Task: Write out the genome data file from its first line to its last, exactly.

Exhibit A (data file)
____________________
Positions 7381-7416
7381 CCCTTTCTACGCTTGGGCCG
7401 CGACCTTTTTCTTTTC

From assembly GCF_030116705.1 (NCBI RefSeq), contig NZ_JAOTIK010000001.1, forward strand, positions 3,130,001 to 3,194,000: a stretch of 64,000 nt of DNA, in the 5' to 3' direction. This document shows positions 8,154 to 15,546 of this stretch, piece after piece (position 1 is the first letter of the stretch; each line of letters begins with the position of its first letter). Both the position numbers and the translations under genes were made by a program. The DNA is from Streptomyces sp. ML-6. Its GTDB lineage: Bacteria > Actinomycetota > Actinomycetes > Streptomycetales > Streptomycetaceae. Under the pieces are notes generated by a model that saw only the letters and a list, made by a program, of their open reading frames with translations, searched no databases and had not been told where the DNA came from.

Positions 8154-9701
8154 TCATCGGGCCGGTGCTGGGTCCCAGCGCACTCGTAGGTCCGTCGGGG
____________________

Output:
Positions 7381-7416
7381 CCCTTTCTACGCTTGGGCCG
7401 CGACCTTTTTCTTTTC

From assembly GCF_030116705.1 (NCBI RefSeq), contig NZ_JAOTIK010000001.1, forward strand, positions 3,130,001 to 3,194,000: a stretch of 64,000 nt of DNA, in the 5' to 3' direction. This document shows positions 8,154 to 15,546 of this stretch, piece after piece (position 1 is the first letter of the stretch; each line of letters begins with the position of its first letter). Both the position numbers and the translations under genes were made by a program. The DNA is from Streptomyces sp. ML-6. Its GTDB lineage: Bacteria > Actinomycetota > Actinomycetes > Streptomycetales > Streptomycetaceae. Under the pieces are notes generated by a model that saw only the letters and a list, made by a program, of their open reading frames with translations, searched no databases and had not been told where the DNA came from.

Positions 8154-9701
8154 TCATCGGGCCGGTGCTGGGTCCCAGCGCACTCGTAGGTCCGTCGGGG